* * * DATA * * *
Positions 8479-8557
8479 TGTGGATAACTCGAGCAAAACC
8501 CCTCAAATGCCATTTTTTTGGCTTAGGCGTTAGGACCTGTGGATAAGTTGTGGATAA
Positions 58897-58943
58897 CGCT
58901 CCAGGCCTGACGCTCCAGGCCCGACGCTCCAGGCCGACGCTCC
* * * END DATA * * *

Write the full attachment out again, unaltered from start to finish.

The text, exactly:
Positions 8479-8557
8479 TGTGGATAACTCGAGCAAAACC
8501 CCTCAAATGCCATTTTTTTGGCTTAGGCGTTAGGACCTGTGGATAAGTTGTGGATAA
Positions 58897-58943
58897 CGCT
58901 CCAGGCCTGACGCTCCAGGCCCGACGCTCCAGGCCGACGCTCC